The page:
3 simple ways to start building a legacy for your grandkids

10 May 2019

legacy for grandkids

If you’re lucky enough to have grandchildren, you know the joy they can bring. Cooking and gardening while your grandchildren ‘help’. Watching them reach the milestones your kids reached all those years ago, right in front of your eyes. And of course, spoiling them in a way that makes your kids roll their eyes.

It's very likely these moments are some you’ve dreamed of your whole life – a big feature of your retirement years. Many also never think they’d be one of those grandparents who’d give up all their spare time for free babysitting – we’re all different. But now, you can’t wait to spend every spare minute with them. Well, maybe a bit less so when their parents are late to pick them up and they’re having a meltdown and you just want your lovely empty nest back.

But the point stands – it’s natural to want to be able to support your grandkids as much as possible, for as long as possible.

Are you wondering how you can keep helping out as they grow up? Even at the point when you’re not around to lend a hand or shell out cash in person? Leaving a financial legacy is a way to give them a good opportunity to achieve what you want for them. While many Australians want this opportunity, when many people think ‘generous grandparents’ or ‘inheritance’, they think family dynasties, massive portfolios, or worse, ‘trust fund babies’. These perceptions get in the way of a lot of planning and action because leaving a meaningful financial gift is achievable for most people - it just takes a bit of planning and preparation.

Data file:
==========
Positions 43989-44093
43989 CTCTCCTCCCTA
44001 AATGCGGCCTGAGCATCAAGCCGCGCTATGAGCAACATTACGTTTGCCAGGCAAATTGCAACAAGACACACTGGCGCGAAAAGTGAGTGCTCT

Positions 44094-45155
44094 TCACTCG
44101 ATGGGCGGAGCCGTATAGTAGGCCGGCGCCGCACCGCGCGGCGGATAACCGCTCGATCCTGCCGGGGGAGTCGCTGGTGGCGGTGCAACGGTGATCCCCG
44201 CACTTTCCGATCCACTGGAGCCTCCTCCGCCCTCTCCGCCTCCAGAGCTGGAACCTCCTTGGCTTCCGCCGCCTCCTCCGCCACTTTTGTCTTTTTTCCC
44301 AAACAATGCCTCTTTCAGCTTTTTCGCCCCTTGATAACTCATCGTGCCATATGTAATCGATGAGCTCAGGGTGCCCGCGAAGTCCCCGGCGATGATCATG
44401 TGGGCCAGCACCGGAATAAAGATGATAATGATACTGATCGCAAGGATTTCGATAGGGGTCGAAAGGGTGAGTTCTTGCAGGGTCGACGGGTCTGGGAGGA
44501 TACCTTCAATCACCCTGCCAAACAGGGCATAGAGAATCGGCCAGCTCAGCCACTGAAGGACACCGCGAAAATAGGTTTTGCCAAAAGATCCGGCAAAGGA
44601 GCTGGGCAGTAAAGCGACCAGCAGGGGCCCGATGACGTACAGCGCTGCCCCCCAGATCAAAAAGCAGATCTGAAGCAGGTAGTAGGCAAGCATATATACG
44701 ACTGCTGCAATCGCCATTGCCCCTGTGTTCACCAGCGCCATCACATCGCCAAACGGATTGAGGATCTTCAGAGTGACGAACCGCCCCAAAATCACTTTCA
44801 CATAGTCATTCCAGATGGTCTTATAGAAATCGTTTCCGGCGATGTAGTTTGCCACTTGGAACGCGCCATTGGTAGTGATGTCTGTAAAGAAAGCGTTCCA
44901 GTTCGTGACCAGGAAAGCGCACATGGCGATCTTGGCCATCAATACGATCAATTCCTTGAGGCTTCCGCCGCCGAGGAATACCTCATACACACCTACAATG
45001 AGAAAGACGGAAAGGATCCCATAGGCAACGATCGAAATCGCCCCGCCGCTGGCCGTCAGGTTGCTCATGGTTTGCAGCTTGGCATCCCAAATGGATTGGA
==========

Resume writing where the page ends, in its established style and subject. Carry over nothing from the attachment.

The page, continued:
Tip #1 – Set meaningful goals

Most people set clear, realistic and well-researched financial goals for themselves – so what’s stopping you from doing the same and setting saving and investment sub-targets for your grandkids? Ask yourself questions like:

  • Will they be able to get a more valuable education with financial help?
  • Do they need help with university or post-graduate, or will they take a different career path?
  • Do they have special healthcare needs that aren’t covered by insurance?
  • Would helping them with a head start on a house deposit, still allow them to afford a mortgage?
  • Would they even accept your help at all?

Tip #2 – Think about your time frame

Once you have a number in mind, you need to consider the time it will take you to get there. Your time frame will be determined by their age now, and the age/s at which they might need help – or when you’re willing to give them their gift. It might also depend on your age, how long until you retire, and other financial goals on your horizon. You might have five years to save and invest, or you might have 18 years.

Remember, your timeframe could be extended if you use a structure like a trust which ensures that your grandchildren can’t access the money until they’re ready to handle it and make smart decisions.

Tip #3 – Start with something

If you’re feeling overwhelmed by the goals you’ve set yourself, and everything you want to give you your grandkids, start small and build up. You could investigate product categories that are generally lower risk and have a lower entry point, such as a high interest savings account.

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